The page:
Blue Plaque - The Architect
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The Blue Plaque commemorates the connection between a building and a person
The plaque is on private property but visible from the public highway and the information required does not required entering the premises and therefore the cache is NOT at the above co-ordinates
This gentleman was an English architect is sometimes called the Father of Arts and Crafts Architecture.
Born in Oxford, he studied at Aynho in Northamptonshire and was then articled to firms of builder-architects in Wolverhampton and Reading, Berkshire. He then moved to London where he eventually became a junior assistant for G. E. Street. While there he met William Morris in 1856 and then started his own practice in 1858.
He is particularly noted as the designer of Red House at Bexleyheath, southeast London in 1859 for William Morris, and – towards the end of his career – the house Standen (near East Grinstead in West Sussex). These were among several works in his favoured niche: country houses.
William Morris, Edward Burne-Jones and Dante Gabriel Rossetti were three of his partners in the interior decorating and furnishing business, Morris, Marshall, Faulkner & Co., later to become Morris & Co.
Along with and Morris, he formed an important part of the Arts and Crafts movement, and founded the Society for the Protection of Ancient Buildings in 1877. He became the treasurer of Morris's revolutionary Socialist League, after joining it
George Howard of Naworth Castle near Brampton in Cumbria was an able artist and friend of the Pre-Raphaelites, and a keen patron of this gentleman. He built two houses for the Naworth Castle Estate: Four Gables and Green Lane House, as well as his London house at 1, Palace Green. Much financial help was offered towards building a new church in Brampton by Charles Howard MP (George Howard's father) on condition that he chose the architect.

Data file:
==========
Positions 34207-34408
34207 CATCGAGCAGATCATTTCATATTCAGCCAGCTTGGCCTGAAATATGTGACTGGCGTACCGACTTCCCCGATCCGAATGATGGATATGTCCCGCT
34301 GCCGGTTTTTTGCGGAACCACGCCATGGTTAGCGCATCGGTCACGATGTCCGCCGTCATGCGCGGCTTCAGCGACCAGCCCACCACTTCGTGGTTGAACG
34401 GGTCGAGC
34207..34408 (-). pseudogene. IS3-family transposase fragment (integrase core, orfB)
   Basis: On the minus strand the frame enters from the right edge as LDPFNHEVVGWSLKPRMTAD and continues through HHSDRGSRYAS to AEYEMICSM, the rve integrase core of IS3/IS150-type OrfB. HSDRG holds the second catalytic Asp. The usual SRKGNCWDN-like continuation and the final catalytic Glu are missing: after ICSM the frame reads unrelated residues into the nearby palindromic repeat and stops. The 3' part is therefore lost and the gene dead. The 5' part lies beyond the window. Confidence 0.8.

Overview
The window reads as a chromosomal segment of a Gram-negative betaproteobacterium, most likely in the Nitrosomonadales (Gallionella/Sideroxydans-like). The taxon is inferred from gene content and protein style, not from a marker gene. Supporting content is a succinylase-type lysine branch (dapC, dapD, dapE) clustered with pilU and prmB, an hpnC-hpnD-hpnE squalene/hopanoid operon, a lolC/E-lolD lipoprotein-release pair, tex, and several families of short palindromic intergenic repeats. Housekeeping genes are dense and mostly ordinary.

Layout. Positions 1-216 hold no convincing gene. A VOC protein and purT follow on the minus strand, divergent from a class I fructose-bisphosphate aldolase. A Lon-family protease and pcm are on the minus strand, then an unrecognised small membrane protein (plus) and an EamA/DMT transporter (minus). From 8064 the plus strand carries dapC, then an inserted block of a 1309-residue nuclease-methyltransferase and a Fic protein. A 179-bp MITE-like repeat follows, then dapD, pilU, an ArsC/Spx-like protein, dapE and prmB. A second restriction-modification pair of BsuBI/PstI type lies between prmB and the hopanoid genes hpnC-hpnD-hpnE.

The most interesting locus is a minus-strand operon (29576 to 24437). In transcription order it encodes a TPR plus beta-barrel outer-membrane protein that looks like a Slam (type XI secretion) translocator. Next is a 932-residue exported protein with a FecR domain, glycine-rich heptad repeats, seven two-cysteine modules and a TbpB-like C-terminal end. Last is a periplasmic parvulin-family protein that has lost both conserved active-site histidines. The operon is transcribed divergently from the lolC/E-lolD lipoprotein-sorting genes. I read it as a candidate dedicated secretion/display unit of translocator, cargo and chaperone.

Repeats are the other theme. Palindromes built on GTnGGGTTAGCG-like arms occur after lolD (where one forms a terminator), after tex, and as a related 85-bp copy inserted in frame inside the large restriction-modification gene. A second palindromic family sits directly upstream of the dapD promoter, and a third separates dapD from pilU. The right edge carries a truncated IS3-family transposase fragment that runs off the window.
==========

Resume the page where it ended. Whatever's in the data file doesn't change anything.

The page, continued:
His plan for St Martin's Church is quite unlike most other Victorian churches, with the body of the church being almost square. It is the only church he designed, it contains an exquisite set of stained glass windows designed by Burne-Jones, and executed in the William Morris studio.
His friendship with the family of Sir Thomas Hugh Bell, leading iron founder of Middlesbrough, led to three commissions: Rounton Grange (demolished in 1953), Red Barns House and the Dorman Long office building (originally Bell Brothers Ltd) in Middlesbrough (his only commercial development).
In 1901 he retired to the country and ceased practising. He continued to be an influence on the "school of rational builders" surrounding William Lethaby, and Ernest Gimson and his community of architect-craftsmen based at Sapperton in Gloucestershire.
Extracted from Wikipedia
The plaque has a number of dates on it, going from top left to bottom right and they become
The following algebraic equation is required to be solved to locate the final cache
N HA L(R+S).BH(G+R) W LM LB.C(G+H)P
Research Note - This is about going and seeing, Street view will provide a blurred image of the plaque, the gentleman's name is discern-able, not the required dates
There are three other good reasons to go to the cache site, more attributed a local artist rather than a architect
Architects use their own drawing impliments and you must bring and use your own here
G bs VP qvntbany Fvyire Ovepu
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Coordinates are in the WGS84 datum